Lap dancing crackdown bid is thrown out by MSPs
SNP backbencher Sandra White wanted to give local authorities the power to introduce a special licensing system which would allow them to ban strip clubs.
The decision was welcomed today by campaigners against the crackdown.
But Labour said it now plans to take its own look at the issue and bring forward proposals if the party returns to power at next year's elections.
Ms White told MSPs she wanted to allow local people to control what takes place in their communities. She said: "This is an activity, I'm sure most people would agree, that deserves more scrutiny and control."
She said she had visited lap dancing clubs to investigate the issue. "What I've seen made me feel that women are being objectified," she added.
Liberal Democrat Robert Brown said Ms White's proposal would introduce a dual licensing system, where venues needed a separate licence in addition to their liquor licence.
He said there was no real evidence of a problem with the current powers.
Tory John Lamont said he had met a politics student who worked as a lap dancer in order to help her pay for university.
He said: "She was, quite frankly, insulted by the claims that lap dancers were either prostitutes being exploited or their work was demeaning."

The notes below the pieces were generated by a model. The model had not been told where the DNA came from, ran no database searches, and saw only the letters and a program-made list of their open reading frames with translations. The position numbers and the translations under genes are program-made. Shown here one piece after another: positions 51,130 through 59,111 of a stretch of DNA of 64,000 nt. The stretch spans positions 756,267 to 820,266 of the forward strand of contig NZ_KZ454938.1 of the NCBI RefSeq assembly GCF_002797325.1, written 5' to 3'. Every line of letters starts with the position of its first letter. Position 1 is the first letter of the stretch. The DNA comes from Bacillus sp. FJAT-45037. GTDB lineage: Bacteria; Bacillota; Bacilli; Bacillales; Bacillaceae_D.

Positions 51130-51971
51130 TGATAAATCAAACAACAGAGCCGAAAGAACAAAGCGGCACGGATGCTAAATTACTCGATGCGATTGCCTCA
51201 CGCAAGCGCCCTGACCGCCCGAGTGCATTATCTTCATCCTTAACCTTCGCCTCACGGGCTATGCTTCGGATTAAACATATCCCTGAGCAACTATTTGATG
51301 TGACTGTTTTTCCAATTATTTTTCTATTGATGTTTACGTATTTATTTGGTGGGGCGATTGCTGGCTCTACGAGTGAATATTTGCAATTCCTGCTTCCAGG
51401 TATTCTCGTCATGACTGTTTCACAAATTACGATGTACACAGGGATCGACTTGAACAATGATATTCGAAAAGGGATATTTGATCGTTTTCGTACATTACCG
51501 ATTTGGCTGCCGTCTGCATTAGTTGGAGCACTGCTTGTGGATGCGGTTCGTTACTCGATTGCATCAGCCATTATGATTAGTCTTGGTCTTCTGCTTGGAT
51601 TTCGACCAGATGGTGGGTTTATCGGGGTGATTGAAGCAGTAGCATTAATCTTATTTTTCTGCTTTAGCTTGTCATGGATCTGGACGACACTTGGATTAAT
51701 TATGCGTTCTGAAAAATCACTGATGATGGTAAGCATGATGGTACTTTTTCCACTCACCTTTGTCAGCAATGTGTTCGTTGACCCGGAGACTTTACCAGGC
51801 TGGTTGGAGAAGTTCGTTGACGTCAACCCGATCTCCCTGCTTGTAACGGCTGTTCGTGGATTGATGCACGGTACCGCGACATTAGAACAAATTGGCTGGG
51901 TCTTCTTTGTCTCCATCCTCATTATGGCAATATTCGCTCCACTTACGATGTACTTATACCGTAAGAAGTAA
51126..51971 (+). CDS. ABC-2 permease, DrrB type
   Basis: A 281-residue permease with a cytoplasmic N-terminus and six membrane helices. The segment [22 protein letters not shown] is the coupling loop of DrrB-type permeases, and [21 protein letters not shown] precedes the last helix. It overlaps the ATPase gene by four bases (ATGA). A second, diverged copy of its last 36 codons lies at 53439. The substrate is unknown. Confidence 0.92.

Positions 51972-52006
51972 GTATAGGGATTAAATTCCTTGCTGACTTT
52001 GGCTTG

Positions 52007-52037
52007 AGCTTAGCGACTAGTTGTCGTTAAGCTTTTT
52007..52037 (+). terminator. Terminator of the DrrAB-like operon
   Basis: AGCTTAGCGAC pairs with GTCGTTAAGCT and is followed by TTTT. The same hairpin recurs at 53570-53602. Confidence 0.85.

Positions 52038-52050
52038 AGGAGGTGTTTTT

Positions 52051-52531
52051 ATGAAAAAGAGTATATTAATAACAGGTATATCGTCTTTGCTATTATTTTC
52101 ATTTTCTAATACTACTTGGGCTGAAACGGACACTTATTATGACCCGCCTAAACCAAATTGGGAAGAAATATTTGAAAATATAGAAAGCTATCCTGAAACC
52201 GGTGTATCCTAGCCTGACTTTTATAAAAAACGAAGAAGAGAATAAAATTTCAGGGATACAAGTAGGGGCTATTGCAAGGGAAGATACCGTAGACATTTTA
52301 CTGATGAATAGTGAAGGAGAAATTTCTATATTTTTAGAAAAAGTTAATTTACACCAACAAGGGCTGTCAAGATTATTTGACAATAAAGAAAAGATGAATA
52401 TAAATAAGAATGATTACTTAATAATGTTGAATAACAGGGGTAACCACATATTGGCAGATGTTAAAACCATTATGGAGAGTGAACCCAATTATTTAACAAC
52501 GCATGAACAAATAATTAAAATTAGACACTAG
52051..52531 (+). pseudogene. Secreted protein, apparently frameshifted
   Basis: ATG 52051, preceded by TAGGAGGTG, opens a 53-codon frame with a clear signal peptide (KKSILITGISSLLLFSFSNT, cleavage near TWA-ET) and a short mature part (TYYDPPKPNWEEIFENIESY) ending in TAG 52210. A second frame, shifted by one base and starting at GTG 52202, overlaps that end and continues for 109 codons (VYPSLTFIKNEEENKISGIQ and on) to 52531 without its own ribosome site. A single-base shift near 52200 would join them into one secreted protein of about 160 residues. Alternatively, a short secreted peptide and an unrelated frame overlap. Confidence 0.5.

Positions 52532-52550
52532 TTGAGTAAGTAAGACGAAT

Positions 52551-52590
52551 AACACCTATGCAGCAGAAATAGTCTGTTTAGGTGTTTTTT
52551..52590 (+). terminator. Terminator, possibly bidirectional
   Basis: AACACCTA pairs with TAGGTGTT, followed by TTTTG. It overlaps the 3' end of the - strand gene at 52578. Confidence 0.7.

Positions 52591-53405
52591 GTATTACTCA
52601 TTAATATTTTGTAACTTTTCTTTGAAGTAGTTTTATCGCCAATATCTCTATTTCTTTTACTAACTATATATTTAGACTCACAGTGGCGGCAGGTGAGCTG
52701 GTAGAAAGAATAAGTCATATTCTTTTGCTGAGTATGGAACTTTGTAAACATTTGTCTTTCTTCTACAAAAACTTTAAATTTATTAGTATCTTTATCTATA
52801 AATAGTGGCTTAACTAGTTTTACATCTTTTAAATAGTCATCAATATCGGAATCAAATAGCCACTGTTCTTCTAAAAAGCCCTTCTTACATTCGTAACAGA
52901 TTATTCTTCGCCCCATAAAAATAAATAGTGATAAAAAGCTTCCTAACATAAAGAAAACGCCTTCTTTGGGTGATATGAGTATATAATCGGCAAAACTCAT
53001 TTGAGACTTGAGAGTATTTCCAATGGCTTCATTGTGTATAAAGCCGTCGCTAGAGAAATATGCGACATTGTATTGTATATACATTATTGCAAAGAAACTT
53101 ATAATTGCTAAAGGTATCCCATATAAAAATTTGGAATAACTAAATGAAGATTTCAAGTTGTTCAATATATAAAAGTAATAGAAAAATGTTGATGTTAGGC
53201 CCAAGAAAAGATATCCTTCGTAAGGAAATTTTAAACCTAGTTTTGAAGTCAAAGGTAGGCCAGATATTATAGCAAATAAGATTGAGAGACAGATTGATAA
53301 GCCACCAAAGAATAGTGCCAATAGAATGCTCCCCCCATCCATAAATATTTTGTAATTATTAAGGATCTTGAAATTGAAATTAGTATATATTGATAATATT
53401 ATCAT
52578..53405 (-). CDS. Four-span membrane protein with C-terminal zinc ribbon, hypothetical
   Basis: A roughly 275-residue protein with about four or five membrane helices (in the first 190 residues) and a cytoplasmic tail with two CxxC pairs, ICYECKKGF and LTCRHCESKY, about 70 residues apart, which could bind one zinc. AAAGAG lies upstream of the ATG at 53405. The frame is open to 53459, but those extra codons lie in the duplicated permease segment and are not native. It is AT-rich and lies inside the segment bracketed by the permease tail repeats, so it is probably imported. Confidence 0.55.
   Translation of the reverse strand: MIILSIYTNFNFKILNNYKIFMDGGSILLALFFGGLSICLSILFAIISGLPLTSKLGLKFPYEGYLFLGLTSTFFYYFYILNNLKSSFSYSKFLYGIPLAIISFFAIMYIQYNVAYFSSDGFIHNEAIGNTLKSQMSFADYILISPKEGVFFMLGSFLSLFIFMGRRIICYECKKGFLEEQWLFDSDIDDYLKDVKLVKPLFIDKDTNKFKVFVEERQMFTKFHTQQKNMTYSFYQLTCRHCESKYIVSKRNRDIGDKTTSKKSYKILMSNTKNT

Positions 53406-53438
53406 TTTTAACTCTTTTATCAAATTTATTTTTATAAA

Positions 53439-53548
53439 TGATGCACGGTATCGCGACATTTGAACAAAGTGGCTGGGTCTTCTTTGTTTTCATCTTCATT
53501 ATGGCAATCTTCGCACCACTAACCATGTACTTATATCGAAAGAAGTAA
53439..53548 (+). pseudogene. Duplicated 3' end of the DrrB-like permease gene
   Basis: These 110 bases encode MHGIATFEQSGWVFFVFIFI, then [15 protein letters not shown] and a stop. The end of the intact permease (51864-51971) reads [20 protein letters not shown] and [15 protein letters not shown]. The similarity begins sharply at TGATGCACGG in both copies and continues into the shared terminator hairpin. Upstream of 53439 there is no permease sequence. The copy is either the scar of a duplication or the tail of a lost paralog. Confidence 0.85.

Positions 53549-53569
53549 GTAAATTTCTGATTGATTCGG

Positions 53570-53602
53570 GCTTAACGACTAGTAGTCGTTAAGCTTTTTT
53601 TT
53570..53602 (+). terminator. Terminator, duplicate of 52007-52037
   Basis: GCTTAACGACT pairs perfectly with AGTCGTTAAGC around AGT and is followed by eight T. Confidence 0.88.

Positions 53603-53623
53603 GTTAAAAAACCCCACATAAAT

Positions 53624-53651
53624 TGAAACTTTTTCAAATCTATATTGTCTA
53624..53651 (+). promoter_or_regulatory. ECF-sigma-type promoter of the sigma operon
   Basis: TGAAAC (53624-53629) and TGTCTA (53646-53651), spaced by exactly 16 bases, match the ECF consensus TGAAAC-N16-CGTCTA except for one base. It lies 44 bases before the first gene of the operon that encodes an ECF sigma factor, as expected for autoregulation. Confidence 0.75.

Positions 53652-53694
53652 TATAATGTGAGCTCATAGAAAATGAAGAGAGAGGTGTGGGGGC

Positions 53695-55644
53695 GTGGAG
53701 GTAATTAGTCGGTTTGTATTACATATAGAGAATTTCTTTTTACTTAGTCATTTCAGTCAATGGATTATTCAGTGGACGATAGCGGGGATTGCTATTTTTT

Labour's James Kelly said Ms White's amendment stemmed from "frustration" at the lack of action from the SNP government on the issue.
Mr Kelly added: "Labour gives a commitment that we will work on a detailed scheme which we will bring forward when we return to government."
Sarah Vernon, a former dancer who has just completed a PhD in striptease and strip club culture in Scotland, welcomed Ms White's defeat.
Ms Vernon, who spent seven years carrying out field work as a "participant-observer" in two Edinburgh clubs as part of her research, had warned curbs on adult entertainment would hit Scottish tourism.
Today she said: "The parliament has made the right decision, particularly at this time for Scotland's economy. It shows Scotland is a tolerant and progressive country and does take account of the views of the nation and not just special interests.
"If Labour is going to work on its own detailed proposals they should actively seek participation from the industry itself and academics who have worked in the industry."